I make pots in a refurbished barn that overlooks large corn and hay fields, in rural Upstate New York. The fields are in a constant state of change, going from plowed earth, to lush growth, to bare stubble, to the vastness of winter. This rural setting makes it way into my pots. The various textures, colors, and lines that make up my surroundings become surface treatments, glaze combinations and cut outs. My process as a studio potter expresses a cycle of making and firing framed by daily family life. My wood kiln gets fired twice a year with the help of a few potter friends and my family support team, husband Tom and daughter Genevieve. The potters share in the work of preparing the wood (chain-sawing, chopping, stacking), loading the kiln, firing round the clock for 30-36 hours and clean up afterwards. Each cycle of making and firing informs and guides the next series of pots. In 2019 I will be working with earthenware and experimenting with lower temperature wood firing.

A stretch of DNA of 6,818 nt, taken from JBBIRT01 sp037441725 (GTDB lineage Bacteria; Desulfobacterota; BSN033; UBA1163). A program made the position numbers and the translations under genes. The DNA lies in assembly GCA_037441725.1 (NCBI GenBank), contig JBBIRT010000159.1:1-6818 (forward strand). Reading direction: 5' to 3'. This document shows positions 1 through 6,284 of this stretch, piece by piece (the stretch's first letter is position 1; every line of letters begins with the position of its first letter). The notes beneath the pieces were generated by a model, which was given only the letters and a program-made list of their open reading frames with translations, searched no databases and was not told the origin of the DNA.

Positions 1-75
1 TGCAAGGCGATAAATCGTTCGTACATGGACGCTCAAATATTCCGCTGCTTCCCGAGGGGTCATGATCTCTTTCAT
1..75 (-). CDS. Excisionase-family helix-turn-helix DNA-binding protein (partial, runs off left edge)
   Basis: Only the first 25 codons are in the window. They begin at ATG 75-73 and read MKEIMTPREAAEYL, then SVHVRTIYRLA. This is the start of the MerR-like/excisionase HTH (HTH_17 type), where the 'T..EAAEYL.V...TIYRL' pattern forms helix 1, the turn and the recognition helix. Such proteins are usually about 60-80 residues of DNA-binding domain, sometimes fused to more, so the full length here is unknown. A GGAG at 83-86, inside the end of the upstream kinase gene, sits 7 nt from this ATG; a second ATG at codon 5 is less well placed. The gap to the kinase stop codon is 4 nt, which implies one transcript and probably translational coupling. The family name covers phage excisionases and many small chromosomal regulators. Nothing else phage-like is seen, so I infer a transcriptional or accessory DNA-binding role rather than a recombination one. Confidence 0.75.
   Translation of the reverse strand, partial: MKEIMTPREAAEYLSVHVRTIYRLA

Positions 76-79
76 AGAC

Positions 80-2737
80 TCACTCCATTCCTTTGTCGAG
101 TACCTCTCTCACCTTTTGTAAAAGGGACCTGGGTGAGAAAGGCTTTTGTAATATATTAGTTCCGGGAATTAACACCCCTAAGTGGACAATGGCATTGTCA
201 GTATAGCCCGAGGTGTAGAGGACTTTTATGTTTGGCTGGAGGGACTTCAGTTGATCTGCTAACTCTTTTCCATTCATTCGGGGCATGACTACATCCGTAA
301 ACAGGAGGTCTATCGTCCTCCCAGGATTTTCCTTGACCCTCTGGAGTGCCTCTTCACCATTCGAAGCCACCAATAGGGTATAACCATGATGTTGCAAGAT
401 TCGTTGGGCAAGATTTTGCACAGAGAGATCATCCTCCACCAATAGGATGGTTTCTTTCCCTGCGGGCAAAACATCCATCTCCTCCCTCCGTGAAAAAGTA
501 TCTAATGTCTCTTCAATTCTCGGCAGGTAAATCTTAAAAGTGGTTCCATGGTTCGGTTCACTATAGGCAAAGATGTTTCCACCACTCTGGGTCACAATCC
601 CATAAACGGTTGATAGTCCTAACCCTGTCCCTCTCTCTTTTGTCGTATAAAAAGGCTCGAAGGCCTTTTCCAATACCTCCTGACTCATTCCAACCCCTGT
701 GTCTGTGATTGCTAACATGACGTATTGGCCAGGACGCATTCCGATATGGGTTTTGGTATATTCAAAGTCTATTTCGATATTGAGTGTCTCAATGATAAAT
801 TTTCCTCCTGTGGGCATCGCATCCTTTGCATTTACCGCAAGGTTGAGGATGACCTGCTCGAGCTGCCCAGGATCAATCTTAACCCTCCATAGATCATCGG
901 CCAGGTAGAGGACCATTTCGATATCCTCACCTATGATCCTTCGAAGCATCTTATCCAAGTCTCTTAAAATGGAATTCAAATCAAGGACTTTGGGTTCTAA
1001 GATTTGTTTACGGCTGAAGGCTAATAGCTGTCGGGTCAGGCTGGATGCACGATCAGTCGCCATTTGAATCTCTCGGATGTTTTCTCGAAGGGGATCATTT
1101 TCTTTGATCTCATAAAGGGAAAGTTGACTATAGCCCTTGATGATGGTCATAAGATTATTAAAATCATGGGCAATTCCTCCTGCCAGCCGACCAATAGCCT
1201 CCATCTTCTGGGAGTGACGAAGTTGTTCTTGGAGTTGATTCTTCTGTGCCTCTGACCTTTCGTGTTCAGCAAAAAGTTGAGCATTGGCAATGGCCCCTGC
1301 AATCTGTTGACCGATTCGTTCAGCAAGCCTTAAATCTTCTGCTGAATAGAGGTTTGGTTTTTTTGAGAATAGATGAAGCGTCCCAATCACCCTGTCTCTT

Photo credit for these process images are thanks to Ithaca photographer and videographer Marilyn Rivchin.
Below is a video of my entire process made by Marilyn with original music by Ithaca jazz pianist and composer, Molly MacMillan, used with her permission.